Justice, Salango to face off in fall WVa governor’s election … More statewide results


By John Raby for Associated Press

CHARLESTON, W.Va. (AP) Sweating it out on the state’s hottest day of the year, voters on Tuesday were choosing presidential, gubernatorial, U.S. Senate and U.S. House candidates in West Virginia’s Democratic and Republican primaries. They also were deciding a majority of the five-member state Supreme Court. The primary was postponed from May 12 because of the coronavirus pandemic. A rundown of the races and the contenders:

PRESIDENT

Joe Biden won the Democratic presidential primary and Donald Trump won the Republican primary in West Virginia on Tuesday. Both Biden and Trump have secured their respective parties’ nominations, Biden last week and Trump in March.

GOVERNOR

Incumbent Gov. Jim Justice won the Republican nomination for reelection against six others, including his former commerce secretary, Woody Thrasher, and ex-state delegate Mike Folk. The other GOP candidates were retired real estate agent Shelby Jean Fitzhugh, real estate and insurance agent Brooke Lunsford, retired Division of Highways administrator Charles Sheedy and farmer Doug Six.

Kanawha County commissioner Ben Salango defeated four other Democrats to win his party’s nomination. Salango bested state Sen. Ron Stollings, community organizer Stephen Smith, retired environmental regulatory permit writer Douglas Hughes and FedEx courier Jody Murphy.

SUPREME COURT

Incumbent justices Tim Armstead and John Hutchison won back their seats on the West Virginia Supreme Court.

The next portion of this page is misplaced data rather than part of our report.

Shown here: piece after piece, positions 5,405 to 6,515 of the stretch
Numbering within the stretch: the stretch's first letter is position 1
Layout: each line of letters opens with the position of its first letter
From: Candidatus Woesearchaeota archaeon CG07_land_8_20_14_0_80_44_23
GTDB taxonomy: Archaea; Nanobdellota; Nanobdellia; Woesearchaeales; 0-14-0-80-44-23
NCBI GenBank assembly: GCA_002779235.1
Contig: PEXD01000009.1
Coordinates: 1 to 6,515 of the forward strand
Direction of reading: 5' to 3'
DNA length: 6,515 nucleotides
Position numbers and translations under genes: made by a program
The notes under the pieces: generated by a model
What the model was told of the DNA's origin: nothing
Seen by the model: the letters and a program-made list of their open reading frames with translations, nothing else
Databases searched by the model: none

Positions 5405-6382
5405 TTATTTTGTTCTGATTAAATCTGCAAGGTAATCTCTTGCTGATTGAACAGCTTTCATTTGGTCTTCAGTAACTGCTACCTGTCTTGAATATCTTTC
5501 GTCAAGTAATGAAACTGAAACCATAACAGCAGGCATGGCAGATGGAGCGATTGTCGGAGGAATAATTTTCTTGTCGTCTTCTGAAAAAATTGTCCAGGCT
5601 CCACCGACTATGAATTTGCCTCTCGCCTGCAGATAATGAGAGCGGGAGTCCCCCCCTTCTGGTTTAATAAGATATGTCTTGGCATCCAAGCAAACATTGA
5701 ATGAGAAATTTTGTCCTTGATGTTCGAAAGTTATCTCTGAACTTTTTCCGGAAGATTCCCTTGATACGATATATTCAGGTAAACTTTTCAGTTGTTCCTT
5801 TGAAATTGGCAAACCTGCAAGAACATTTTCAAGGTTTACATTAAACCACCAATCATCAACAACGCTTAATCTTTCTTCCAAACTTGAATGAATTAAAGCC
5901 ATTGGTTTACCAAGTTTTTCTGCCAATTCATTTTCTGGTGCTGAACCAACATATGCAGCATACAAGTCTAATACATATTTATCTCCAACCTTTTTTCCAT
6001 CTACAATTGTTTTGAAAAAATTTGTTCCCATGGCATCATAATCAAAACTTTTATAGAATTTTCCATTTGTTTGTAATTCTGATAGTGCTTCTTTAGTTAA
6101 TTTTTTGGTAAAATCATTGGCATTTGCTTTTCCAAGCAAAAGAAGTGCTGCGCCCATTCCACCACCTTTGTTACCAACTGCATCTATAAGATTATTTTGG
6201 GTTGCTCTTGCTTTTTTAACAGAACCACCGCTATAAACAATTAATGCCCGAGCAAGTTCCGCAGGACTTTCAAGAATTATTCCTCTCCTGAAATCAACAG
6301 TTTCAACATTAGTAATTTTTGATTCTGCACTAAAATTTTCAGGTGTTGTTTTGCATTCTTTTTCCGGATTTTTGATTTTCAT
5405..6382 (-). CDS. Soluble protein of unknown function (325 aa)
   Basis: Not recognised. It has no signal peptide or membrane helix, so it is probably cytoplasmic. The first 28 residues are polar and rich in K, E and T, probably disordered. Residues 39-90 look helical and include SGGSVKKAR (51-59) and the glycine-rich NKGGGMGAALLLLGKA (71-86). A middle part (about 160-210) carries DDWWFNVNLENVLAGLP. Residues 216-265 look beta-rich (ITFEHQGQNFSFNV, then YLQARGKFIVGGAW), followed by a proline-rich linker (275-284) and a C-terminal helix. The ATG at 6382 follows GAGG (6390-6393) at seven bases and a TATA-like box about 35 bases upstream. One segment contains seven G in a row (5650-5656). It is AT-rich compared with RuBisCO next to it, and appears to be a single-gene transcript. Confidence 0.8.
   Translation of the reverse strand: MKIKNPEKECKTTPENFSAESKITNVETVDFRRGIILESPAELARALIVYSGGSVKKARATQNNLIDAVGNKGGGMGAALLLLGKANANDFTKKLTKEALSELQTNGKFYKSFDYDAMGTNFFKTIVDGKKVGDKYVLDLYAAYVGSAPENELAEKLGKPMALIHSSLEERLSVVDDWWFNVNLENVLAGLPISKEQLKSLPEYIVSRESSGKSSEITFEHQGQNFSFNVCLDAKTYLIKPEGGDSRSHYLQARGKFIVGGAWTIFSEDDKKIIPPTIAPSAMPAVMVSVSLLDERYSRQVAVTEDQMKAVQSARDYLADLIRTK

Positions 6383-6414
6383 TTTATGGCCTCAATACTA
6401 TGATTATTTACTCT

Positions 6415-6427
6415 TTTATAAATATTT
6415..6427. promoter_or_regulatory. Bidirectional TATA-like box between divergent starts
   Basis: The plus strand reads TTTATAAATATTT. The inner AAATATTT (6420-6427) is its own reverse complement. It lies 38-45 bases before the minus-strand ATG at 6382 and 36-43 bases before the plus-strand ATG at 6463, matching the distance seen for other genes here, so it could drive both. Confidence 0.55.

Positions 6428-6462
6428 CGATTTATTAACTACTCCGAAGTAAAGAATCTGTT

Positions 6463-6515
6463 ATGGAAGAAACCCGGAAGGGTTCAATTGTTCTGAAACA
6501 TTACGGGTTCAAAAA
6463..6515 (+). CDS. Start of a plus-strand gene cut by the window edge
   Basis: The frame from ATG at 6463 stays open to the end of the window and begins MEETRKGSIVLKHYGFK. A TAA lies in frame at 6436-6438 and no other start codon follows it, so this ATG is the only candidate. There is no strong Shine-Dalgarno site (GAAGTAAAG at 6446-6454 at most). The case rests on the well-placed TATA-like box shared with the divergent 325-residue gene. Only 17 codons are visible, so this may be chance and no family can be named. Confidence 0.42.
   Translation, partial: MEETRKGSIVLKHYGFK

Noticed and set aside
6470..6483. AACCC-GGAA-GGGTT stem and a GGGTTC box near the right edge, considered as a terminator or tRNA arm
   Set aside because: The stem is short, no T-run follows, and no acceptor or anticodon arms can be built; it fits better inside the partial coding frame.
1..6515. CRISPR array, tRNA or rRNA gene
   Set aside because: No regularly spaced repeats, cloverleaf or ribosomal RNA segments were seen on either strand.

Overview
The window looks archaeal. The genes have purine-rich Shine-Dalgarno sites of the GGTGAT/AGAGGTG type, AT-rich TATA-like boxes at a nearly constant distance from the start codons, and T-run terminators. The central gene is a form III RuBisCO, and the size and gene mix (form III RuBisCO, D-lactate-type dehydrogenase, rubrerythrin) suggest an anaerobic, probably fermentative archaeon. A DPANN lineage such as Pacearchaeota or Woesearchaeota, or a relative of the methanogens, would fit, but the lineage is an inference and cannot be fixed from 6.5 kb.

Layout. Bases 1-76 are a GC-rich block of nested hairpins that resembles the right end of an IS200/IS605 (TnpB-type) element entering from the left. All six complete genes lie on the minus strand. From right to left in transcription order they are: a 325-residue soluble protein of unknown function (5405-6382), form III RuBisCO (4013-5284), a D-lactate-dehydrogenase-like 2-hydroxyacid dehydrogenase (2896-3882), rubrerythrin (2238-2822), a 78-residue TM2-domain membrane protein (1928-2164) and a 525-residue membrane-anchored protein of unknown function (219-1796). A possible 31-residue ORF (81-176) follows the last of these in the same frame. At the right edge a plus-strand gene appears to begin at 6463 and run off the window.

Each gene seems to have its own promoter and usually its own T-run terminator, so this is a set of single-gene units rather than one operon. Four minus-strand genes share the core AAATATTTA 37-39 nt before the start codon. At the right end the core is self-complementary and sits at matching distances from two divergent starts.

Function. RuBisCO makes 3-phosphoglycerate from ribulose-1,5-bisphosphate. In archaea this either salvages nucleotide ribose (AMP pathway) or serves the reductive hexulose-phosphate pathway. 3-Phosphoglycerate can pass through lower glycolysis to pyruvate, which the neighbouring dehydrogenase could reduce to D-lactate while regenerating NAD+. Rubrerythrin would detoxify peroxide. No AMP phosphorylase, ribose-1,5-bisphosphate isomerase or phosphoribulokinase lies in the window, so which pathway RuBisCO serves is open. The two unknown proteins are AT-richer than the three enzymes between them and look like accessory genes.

Armstead, a former Republican speaker of the House of Delegates, defeated two candidates, including former Justice Richard Neely, for a 12-year term.

Hutchison defeated two others in a special election for a four-year term.

The third race remained too close to call late Tuesday night. Justice Margaret Workman is not seeking reelection. Four candidates hoped to fill her seat for a new 12-year term: Circuit Judge Joanna Tabit, family court judge Jim Douglas, assistant prosecutor Kris Raynes and attorney Bill Wooton.

The primary serves as the general election for the state Supreme Court, whose races became nonpartisan in 2016.

U.S. SENATE

Republican Shelley Moore Capito won the primary for U.S. Senate, where she is seeking her second six-year term. She had two primary challengers: Allen Whitt, president of the Family Policy Council of West Virginia, and former craftsman Larry Butcher.

Capito served seven terms in the U.S. House before becoming the first woman elected to a U.S. Senate seat in West Virginia, in 2014.

Paula Jean Swearengin, a progressive Democrat from a coal-mining family, won her party’s nomination over former state Sen. Richard Ojeda and former South Charleston Mayor Richie Robb.

U.S. HOUSE

This could be the last race for one of the state’s three Republican U.S. House members. Analysts have projected West Virginia will lose one of its congressional seats after the 2020 census. The state has lost population for seven straight years.

All three incumbents are seeking reelection this year. David McKinley, who represents the 1st District, has no primary opposition. Alex Mooney, who represents the 2nd District, defeated Berkeley Springs family physician Matthew Hahn and will go after his fourth term in Congress in November against Democrat Cathy Kunkel, an energy analyst who ran unopposed in the primary. Rep. Carol Miller of the 3rd District defeated Russell Siegel of Lewisburg and will face one of four Democrats on Tuesday’s ballot. They were Huntington bus service CEO Paul Davis, labor union executive Jeff Lewis, Hilary Turner of Huntington and doctoral student Lacy Watson. That race was too close to call.

Natalie Cline won the Democratic nomination for West Virginia’s 1st District U.S. House seat. Cline, a software company employee from Wheeling, defeated Keyser attorney Tom Payne on Tuesday night and moves on to the November election to face McKinley.